Filed under: Art
Art crime is running rampant around the world. More of the modern Russian art on the market is fake, according to an ArtInfo report, and authenticity is a problem in Vietnam, as well. There are lawsuits here in the United States, as well. So, ArtInfo asks the fair question: why are the wealthy, usually financially savvy so vulnerable when it comes to art?
Excitement is certainly part of the problem. The high prices, limited supply and egos involved create an emotionally charged environment. As hedge fund spouse Danielle Ganek observes in her (rather painful) novel, Lulu Meets God and Doubts Him, "Art is the new cocaine." Yep, and that leads to some hasty decisions.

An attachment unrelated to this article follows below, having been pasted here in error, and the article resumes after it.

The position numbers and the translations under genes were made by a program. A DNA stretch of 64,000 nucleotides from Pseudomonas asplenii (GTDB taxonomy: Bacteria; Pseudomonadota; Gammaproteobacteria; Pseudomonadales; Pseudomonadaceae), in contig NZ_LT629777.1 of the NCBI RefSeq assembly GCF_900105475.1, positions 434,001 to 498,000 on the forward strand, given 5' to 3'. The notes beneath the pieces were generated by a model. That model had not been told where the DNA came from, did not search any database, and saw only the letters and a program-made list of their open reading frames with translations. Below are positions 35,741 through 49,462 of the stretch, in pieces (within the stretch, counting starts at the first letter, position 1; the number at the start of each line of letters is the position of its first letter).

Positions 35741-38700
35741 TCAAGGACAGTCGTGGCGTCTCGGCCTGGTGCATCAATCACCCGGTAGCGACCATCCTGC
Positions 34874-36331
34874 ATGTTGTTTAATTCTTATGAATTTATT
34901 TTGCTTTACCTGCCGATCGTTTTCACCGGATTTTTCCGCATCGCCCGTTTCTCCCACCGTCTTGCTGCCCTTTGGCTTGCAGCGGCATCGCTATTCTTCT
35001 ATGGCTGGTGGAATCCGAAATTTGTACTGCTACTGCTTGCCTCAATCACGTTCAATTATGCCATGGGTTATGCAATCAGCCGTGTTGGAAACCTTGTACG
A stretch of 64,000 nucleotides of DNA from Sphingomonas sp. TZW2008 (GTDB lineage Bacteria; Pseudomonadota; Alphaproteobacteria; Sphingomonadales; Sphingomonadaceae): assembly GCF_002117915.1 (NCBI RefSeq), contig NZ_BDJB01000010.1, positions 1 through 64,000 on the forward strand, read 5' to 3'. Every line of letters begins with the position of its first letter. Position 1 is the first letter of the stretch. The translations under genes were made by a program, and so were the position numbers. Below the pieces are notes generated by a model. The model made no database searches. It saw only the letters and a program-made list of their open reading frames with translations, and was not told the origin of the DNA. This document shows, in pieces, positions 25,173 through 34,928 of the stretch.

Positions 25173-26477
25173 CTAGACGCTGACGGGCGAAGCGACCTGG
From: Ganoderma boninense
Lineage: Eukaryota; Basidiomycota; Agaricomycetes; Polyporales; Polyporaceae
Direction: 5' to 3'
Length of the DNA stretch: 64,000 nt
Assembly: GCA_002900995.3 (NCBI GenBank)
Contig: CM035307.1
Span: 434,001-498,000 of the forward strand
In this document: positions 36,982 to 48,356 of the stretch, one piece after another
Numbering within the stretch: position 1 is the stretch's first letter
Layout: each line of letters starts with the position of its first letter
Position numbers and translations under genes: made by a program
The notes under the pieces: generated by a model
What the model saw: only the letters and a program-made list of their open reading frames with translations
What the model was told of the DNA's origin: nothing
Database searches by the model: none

Experience usually makes a difference in protecting collectors from fakes. New collectors rush into the bidding process, not always understanding the quality or history of what they're buying, though there's also plenty of room for seasoned buyers to make mistakes. For the newcomers, the risks include wanting to gain access to what is seen as an exclusive club, social pressures to abide by this subculture's conventions and an unwillingness to ask questions ... mostly because of those social pressures.
Yet, for all the regrets that top collectors have related about impulse buying, there are others who lament not having been faster on the paddle.